How to Pay Off Your Mortgage Faster in Canada

Buying a home is one of life’s most significant financial decisions. After all, a mortgage may be the largest loan you ever make. So how can you pay off your mortgage faster?

The Fastest Way to Pay off a Mortgage

Increase Your Mortgage Payment Amount Above the Minimum

When you increase your mortgage payments above the minimum by even a small amount, you will pay off your mortgage more quickly and save money on interest.

For example, if you can afford to add $200 monthly to your established $2000 a month mortgage repayment, you’ll reduce the overall interest you pay on your loan.

Ensure you don’t exceed the repayment amounts permitted by the terms of your contract. Your mortgage contract will tell you how much you can increase your annual payments before incurring penalties.

Once you increase your payments, in most instances, you can’t reduce them again until the end of the term. The term is the length of time your mortgage contract is in effect and includes your interest rate and other conditions. The duration can range from a few months to 5 years or longer.

Choose an Accelerated Payment Option

An accelerated payment option allows you to make weekly or biweekly payments instead of monthly payments. With this option, you make the equivalent of one extra monthly payment per year and realize significant savings in interest by the end of your amortization period.

Here is an example of how much you could save with an accelerated payment option:

Family A

Family A has a $300,000 mortgage at 6%. They pay $1,942.00 per month. If the interest rate and payments stay the same, they will pay off their mortgage in 25 years. They will have paid $300,000.00 in principal and $275,825.96 in interest.

Family B

Family B has the same $300,000 mortgage and a 6% interest rate. They pay $959.71 in accelerated biweekly payments. It will take them 21 years to pay off their mortgage. They will have paid $300,000.00 in principal and $224,778.22 in interest.

In this example, Family B saves $51,000 in interest payments.

Make Additional Lump Sum Payments

A lump-sum payment is an annual percentage limit that you are permitted to make against your mortgage. The percentage is somewhere between 0 and 25%. Making a lump-sum payment always saves you money on interest.

You can make lump-sum payments:

  1. before the end of your term
  2. at the end of your term
  3. at certain times during your term
  4. on specific dates set out in your contract

The payment can either shorten the time it takes to pay off your mortgage or reduce your monthly payment amount.

Be Aware of Prepayment Penalties

Read your mortgage contract carefully to ensure your prepayment does not exceed the terms of your agreement. Also, pay close attention to the details about penalties for prepayments.

Use The Smith Manoeuvre

Make your mortgage payments tax-deductible by using The Smith Manoeuvre.

Here’s how it works:

A $300,000 mortgage at 4.0% over 25 years will set you back about $173,000 in interest costs. That $300,000 will end up costing you over $473,000.  And that’s after-tax income, which means you’ll have to earn about $675,000 to pay off your home if you’re at the 30% tax bracket.

No wonder it’s difficult to save for the future.

But if you make it tax-deductible using The Smith Manoeuvre, you will recover a good chunk of that interest in the form of yearly tax refunds. Use the tax department’s money to pay down your expensive, non-deductible mortgage faster, and you’ll see it melt away many years sooner than you imagined possible.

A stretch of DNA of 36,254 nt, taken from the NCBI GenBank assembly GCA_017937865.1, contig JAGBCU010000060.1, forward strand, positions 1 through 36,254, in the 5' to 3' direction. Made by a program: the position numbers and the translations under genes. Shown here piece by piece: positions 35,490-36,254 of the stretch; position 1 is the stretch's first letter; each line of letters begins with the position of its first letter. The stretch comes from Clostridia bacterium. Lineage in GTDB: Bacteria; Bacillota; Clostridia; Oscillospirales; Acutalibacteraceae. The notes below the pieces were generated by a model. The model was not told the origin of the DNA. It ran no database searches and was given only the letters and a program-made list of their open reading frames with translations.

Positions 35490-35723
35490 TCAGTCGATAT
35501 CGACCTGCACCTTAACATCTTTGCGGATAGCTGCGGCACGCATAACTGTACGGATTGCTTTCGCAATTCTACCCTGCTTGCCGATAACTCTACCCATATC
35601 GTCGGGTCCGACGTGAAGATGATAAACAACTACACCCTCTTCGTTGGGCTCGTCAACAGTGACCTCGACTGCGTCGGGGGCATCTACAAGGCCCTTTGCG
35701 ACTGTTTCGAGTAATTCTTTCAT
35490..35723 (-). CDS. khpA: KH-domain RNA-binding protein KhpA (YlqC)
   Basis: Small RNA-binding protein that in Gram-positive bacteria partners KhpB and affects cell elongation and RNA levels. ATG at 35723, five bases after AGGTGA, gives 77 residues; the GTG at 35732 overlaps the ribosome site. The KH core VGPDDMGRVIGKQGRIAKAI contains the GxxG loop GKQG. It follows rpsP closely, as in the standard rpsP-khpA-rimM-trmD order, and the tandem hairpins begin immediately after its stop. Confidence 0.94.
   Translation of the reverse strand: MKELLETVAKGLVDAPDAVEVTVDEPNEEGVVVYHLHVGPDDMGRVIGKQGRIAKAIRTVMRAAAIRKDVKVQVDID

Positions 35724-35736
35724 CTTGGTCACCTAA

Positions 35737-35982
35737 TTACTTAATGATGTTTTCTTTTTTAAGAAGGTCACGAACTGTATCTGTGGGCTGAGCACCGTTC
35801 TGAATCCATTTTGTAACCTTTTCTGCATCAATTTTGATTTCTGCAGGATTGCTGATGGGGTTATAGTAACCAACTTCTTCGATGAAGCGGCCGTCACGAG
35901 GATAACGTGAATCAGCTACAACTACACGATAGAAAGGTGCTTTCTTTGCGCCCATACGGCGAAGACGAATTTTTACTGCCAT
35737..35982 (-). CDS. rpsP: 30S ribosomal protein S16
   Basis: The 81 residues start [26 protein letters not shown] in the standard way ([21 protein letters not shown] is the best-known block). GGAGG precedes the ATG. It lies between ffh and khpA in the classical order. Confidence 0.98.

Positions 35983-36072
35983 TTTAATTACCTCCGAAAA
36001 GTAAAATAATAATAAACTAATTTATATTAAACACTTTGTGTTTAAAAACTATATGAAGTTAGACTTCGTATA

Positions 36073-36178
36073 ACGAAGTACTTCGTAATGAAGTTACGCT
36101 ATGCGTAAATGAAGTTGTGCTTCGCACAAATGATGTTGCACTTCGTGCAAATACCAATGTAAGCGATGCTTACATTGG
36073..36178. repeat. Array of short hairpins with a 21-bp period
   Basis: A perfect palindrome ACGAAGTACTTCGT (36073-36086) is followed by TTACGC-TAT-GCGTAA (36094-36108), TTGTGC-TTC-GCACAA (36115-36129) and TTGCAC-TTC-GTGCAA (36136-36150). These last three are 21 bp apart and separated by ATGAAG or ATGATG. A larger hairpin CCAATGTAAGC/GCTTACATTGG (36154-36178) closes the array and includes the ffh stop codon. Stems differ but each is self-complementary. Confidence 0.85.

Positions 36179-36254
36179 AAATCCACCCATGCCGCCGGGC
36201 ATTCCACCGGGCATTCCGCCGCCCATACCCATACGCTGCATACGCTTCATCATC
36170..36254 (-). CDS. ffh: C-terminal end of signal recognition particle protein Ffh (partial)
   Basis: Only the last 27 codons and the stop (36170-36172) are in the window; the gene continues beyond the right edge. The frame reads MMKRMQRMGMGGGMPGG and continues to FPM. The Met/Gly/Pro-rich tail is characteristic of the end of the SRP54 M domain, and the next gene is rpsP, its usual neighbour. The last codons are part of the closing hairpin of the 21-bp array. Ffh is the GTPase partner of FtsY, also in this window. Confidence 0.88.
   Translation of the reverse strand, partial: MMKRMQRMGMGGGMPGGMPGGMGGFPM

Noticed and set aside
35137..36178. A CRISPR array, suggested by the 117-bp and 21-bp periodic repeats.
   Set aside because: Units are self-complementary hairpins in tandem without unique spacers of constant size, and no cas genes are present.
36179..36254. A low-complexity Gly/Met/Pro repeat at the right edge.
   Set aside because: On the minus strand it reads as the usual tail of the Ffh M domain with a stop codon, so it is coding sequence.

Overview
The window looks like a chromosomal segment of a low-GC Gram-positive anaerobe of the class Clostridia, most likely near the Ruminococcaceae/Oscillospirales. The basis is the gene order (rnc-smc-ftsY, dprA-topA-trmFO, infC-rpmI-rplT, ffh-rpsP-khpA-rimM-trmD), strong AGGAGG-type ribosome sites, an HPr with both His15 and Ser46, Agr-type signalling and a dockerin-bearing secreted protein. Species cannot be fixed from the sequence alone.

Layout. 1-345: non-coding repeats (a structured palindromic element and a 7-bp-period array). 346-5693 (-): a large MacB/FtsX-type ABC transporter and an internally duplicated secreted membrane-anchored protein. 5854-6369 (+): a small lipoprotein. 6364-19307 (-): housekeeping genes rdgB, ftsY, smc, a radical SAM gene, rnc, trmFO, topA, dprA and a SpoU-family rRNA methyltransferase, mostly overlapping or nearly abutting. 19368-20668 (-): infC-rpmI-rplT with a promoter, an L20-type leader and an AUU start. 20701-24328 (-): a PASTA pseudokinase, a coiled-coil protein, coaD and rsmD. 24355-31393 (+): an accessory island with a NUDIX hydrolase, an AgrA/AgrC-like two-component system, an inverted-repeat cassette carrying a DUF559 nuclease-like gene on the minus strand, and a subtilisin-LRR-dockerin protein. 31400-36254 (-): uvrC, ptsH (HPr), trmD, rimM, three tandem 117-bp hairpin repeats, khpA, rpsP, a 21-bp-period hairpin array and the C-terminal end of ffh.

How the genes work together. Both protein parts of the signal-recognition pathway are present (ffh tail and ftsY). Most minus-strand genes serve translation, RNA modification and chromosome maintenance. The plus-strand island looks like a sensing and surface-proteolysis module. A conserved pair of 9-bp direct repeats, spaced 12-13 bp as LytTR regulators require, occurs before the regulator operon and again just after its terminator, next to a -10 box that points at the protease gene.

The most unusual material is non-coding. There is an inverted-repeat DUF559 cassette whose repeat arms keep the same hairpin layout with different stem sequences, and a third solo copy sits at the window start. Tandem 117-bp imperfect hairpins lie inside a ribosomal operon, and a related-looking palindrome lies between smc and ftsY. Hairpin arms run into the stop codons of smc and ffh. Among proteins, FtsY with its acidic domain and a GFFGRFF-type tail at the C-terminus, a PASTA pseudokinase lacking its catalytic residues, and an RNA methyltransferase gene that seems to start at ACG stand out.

So it stands to reason: if you are going to have mortgage debt, why not make it tax-deductible? The Smith Manoeuvre shows you how.

How To Pay Off Your Mortgage Faster When You Renew

It’s time to renew your mortgage and find the best mortgage rate possible for the next term. Rates may have increased or, hopefully, decreased since you last signed a mortgage document. You’ll come out ahead if the rates have gone down across the board. If rates have gone up, some strategies can help you pay your mortgage off faster.

Take Advantage of Lower Interest Rates

Always shop around for the best rates going. Banks and credit unions are traditional lenders whose rates fluctuate according to the Bank of Canada’s prime rate. Even a small lower percentage difference will be to your benefit for the term of your mortgage.

Fixed-rate Vs Variable-rate Mortgage For Paying Your Mortgage Off Faster?

The variable rate is generally the best (lowest) one available, but it fluctuates with any changes to the prime rate. If the prime rate falls, you can pay off your mortgage faster at the new, lower rate. Conversely, your lender will likely increase your repayment if the prime rate increases.

Variable-rate mortgages are advantageous to buyers who:

  1. can pay off their home before there is a new prime rate increase
  2. can afford to accelerate payments before any prime rate increases
  3. are likely to receive a higher-paying job in the near future that can accommodate higher mortgage payments if there is an increase in prime
  4. are between selling and buying a new home and temporarily carrying payments for two houses.
  5. short-term homeowners expect to sell their homes before the prime rates rise.

Fixed-rate loans

With a fixed-rate loan, the borrower is protected from sudden (and potentially significant) increases in monthly mortgage payments if prime rates rise. Fixed-rate mortgages are also straightforward, with no variation in payments throughout the term, making it easier to budget. Variable term loan payments, however, can frequently change throughout the term.

When deciding on a fixed rate or variable rate loan, Investopedia suggests you ask yourself the following questions:

  1. How large a mortgage payment can you afford today?
  2. Could you still afford a variable rate mortgage if interest rates rise?
  3. How long do you intend to live on the property?
  4. In what direction are interest rates heading, and do you anticipate that trend to continue?

 

Shorten Your Amortization Period